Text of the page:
on Acts 7 :43
Ye took up the tabernacle of Moloch, and the star of your god Remphan, figures which ye made to worship them - This is a literal translation of the place, as it stands in the Septuagint; but in the Hebrew text it stands thus: But ye have borne the tabernacle of your Molech, and Chiun, your images, the star of your god which ye made to yourselves. This is the simple version of the place, unless we should translate ונסאתם את סכות מלככם venasatem eth Siccuth malkekem, ye took Sikuth your king, (instead of ye took up the tabernacle of your Molek), as some have done. The place is indeed very obscure, and the two texts do not tend to cast light on each other. The rabbins say siccuth, which we translate tabernacle, is the name of an idol. Molech is generally understood to mean the sun; and several persons of good judgment think that by Remphan or Raiphan is meant the planet Saturn, which the Copts call Ῥηφαν, Rephan. It will be seen above that instead of Remphan, or, as some of the best MSS. have it, Rephan, the Hebrew text has כיון Chiun, which might possibly be a corruption of ריפן Reiphan, as it would be very easy to mistake the כ caph for ר resh, and the vau shurek ו for פ pe. This emendation would bring the Hebrew, Septuagint, and the text of Luke, nearer together; but there is no authority either from MSS. or versions for this correction: however, as Chiun is mentioned in no other place, though Molech often occurs, it is the more likely that there might have been some very early mistake in the text, and that the Septuagint has preserved the true reading.
It was customary for the idolaters of all nations to carry images of their gods about them in their journeys, military expeditions, etc.; and these, being very small, were enclosed in little boxes, perhaps some of them in the shape of temples, called tabernacles; or, as we have it, Acts 19:24, shrines. These little gods were the penates and lares among the Romans, and the tselems or talismans among the ancient eastern idolaters. The Hebrew text seems to refer to these when it says, the tabernacle of your Molech, and Chiun, your images, צלמיכם tsalmeycem, your tselems, τους τυπους, the types or simulachres of your gods. See the note on Genesis 31:19. Many of those small portable images are now in my own collection, all of copper or brass; some of them the identical penates of the ancient Romans, and others the offspring of the Hindoo idolatry; they are from an ounce weight to half a pound. Such images as these I suppose the idolatrous Israelites, in imitation of their neighbors, the Moabites, Ammonites, etc., to have carried about with them; and to such the prophet appears to me unquestionably to allude.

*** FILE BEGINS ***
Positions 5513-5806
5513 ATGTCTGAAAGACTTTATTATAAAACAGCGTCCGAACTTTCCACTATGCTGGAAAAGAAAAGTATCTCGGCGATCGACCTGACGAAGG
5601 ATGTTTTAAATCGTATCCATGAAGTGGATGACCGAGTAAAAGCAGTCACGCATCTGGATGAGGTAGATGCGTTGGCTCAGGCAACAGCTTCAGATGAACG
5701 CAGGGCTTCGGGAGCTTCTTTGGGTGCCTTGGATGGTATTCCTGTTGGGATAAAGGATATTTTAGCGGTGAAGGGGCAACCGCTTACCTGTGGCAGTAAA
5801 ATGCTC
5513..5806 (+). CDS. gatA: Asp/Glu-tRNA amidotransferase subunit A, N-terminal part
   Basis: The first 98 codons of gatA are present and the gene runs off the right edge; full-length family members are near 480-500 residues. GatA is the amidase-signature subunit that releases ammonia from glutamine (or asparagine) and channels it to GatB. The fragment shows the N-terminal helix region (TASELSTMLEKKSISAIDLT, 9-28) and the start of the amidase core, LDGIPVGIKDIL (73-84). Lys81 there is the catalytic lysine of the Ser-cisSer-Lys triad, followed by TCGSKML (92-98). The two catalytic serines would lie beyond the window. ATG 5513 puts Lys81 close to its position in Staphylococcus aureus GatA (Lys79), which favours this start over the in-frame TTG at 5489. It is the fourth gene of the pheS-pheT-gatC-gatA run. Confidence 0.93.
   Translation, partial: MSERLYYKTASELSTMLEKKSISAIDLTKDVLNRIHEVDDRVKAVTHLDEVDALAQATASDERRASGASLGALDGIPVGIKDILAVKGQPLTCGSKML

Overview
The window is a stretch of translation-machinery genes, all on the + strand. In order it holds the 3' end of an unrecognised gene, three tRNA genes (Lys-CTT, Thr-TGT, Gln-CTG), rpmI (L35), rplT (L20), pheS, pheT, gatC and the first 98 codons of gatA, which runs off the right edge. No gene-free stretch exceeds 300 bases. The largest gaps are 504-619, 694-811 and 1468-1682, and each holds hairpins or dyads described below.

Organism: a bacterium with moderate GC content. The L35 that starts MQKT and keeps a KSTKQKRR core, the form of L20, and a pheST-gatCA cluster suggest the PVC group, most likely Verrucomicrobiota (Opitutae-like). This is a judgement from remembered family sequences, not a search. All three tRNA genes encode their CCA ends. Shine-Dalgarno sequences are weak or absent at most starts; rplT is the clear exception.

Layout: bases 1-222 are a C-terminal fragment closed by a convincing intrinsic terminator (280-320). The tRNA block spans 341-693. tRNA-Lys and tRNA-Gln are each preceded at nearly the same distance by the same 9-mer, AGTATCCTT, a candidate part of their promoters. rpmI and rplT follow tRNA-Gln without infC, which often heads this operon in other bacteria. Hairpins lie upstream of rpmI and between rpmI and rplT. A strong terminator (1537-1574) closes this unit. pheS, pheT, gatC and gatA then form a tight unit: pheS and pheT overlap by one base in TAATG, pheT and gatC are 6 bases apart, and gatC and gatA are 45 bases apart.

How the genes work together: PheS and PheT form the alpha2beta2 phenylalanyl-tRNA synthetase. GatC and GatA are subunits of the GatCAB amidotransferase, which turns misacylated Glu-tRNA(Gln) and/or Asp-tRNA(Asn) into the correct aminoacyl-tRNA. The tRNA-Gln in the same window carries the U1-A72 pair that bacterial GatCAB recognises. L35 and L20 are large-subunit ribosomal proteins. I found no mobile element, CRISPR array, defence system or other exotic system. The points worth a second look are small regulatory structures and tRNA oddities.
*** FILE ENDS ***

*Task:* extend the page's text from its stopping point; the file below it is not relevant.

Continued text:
I will carry you away beyond Babylon - You have carried your idolatrous images about; and I will carry you into captivity, and see if the gods in whom ye have trusted can deliver you from my hands. Instead of beyond Babylon, Amos, from whom the quotation is made, says, I will carry you beyond Damascus. Where they were carried was into Assyria and Media, see 2 Kings 17:6 : now, this was not only beyond Damascus, but beyond Babylon itself; and, as Stephen knew this to be the fact, he states it here, and thus more precisely fixes the place of their captivity. The Holy Spirit, in his farther revelations, has undoubted right to extend or illustrate those which he had given before. This case frequently occurs when a former prophecy is quoted in later times.
on Acts 7 :43
Yea, ye took up - That is, you bore, or you carried with you, for purposes of idolatrous worship.